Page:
Snap-on is the best for hand tools such as screwdrivers, sockets, wrenches, ratchets, etc. They are overpriced in general but that can be overcome by purchasing them used from techs getting out of the business (I am going to look at a bunch more snap-on and mac stuff from a retiree next weekend)

    Even if you have to buy them new, the screwdrivers, wrenches, and rachets from snap-on are worth it. I use them every day and have tried other brands.

    Sunex impact sockets are not too expensive and work as well as snap-ons

    Don't bother with snap-on air tools. IngersollRand makes the best air tools in the world at half the price of snap-on or mac.

    As far as service, a snap-on man makes a good living off of you and his service should reflect that. I have my Snap-on mans cell and home phone numbers.

  6. #16

    Wink Re: tool brand

    Hand tools, I have an eclectic selection: Britool and Kamasa, some Proto, and odd bits of Snap-On I inherited from my old man. Pliers are Bahco, along with some screwdrivers.

    Power tools, all my metalworking kit is blue Bosch or Makita - does what I want without protest. Welders are Clarke and SIP.

    I have a "multi-level" view on tool-buying: things I make a living with or use a lot, I buy the best I can (hence scissors at 60 a pair!), stuff I use once a year or for stuff I'm hopeless at, I buy what works. For instance, I am a *very* ordinary carpenter, and whether I have a Lie-Nielsen plane at 150 or a chinese plane at 15, doesn't make any difference, so I save the money and buy better metalworking tools.

    What about "consumables"? There's no point in spending big money on a drill and putting cheap p.o.s. bits in that won't make a hole through cheese, or welding elctrodes where the coating is made from something that got swept off the floor, is there?

    M

  7. #17

    Re: tool brand

    like my sign says, i use only Snap-On tools. for cordless, i use dewalt 18 volt. i have nearly everything dewalt makes in 18v & love it all.

  8. #18
    Administrator Cebby's Avatar
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    Re: tool brand

    Quote Originally Posted by knucklehead
    like my sign says, i use only Snap-On tools. for cordless, i use dewalt 18 volt. i have nearly everything dewalt makes in 18v & love it all.
    How's the 18V angle grinder? I was considering one.

  9. #19
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    Re: tool brand

    I agree that Snap-On is the best and I have some pieces as well. It's tough to justify the price tag however so most of my stuff is Craftsman.

    I also have some hand me down stuff that is S-K, Williams, Bonney, etc. It's all good. I hate the no name crap that breaks the first time you use them.
    In my family, goodness is just badness that hasn't had a drink yet. -Christopher Titus

  10. #20
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    Re: tool brand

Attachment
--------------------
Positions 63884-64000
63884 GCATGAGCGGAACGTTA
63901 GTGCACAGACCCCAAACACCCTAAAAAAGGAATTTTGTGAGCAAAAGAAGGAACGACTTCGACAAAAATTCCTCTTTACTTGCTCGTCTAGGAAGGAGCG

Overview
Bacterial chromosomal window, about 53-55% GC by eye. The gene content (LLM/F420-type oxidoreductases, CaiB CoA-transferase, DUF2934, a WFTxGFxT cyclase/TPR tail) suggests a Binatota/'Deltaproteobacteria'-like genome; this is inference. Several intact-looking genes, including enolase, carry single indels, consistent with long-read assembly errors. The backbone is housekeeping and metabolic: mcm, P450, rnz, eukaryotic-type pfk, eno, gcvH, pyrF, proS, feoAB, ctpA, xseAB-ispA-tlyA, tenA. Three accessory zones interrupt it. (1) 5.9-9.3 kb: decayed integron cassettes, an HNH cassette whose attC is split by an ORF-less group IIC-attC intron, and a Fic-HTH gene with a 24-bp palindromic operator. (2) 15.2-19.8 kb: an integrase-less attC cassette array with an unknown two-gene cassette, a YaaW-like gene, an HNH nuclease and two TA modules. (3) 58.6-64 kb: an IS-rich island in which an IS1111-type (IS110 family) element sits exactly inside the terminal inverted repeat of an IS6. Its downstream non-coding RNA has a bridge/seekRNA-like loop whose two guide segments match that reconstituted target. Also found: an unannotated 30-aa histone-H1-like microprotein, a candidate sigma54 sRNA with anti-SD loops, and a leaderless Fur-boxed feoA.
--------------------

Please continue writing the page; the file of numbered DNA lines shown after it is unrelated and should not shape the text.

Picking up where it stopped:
With tools, I think sometimes brands matter, sometimes they don't. I like my Blue Point (Snap-On makes them) combo wrenches. They are thin, but much longer than Craftsman. I can feel the difference, much more positive bite on the fastener. On the other hand, I only have them in metric because I use them the most. My SAE wrenches are Craftsman and they get the job done fine, but don't feel as nice. I can notice the difference in Snap-On screwdrivers, so I use them. They really do grip a screw where other brands would have rounded it out. Float bowl screws are famous for that. For pliers, most of the time, as long as they're a good set, it doesn't matter to me. The exceptions to this rule are my pistol grip snap-on needle nose and my big ass Mac dykes. I've yet to find another brand that makes either of these that works as good. Sockets are a different story. 99% of the time, I think any of the major brands are all pretty good. I do the vast majority of my work on Japanese motorcycle engines where space is always limited. I find that I run into space issues much more than car guys. And Snap-On sockets do have a thinner wall thats bailed me out a few times. So I have Snap-On sockets, but again, only in metric, my SAE stuff is Craftsman (And some S-K). Anything thats so tight it may break a socket I switch to impact sockets and don't usually break them. The only sockets I've ever broken were Craftsman and S-K, not really because they were inferior, but because I was probably being a little hard on them. For me tools are about what works, not about brand. I even have a few items from places like Wal-mart. I have a complete set of metric deep well impact sockets from Wally world, and I've yet to break one, even on extremely stuck bolts, using my big ass impact (Snap-On). I don't have much Mac stuff, not because I don't think it's as good, but because the Mac guy that came to the shop when I was a tech was a dick, so I was pretty loyal to the Snap-On guy. I'm not a Snap-On flag waver, but in some cases I think they make the best tool for the job, when they do, I buy it. When they don't, I'll buy any brand that will work. The only tool purchase I ever really regretted was my box itself. I have a Blue Point (Snap-On) box that set me back about $1800. I could have gotten a much larger box for less money if I'd have went with another brand. Sure, Snap-on uses thicker metal and yadda yadda yadda, and you can park a car in the drawers, but I just don't see how I'm getting any bennifit from that ability. If I had to do it over again, I'd get one of those stainless steel tool boxes from Sams Club. They're bigger than mine and only cost like $800.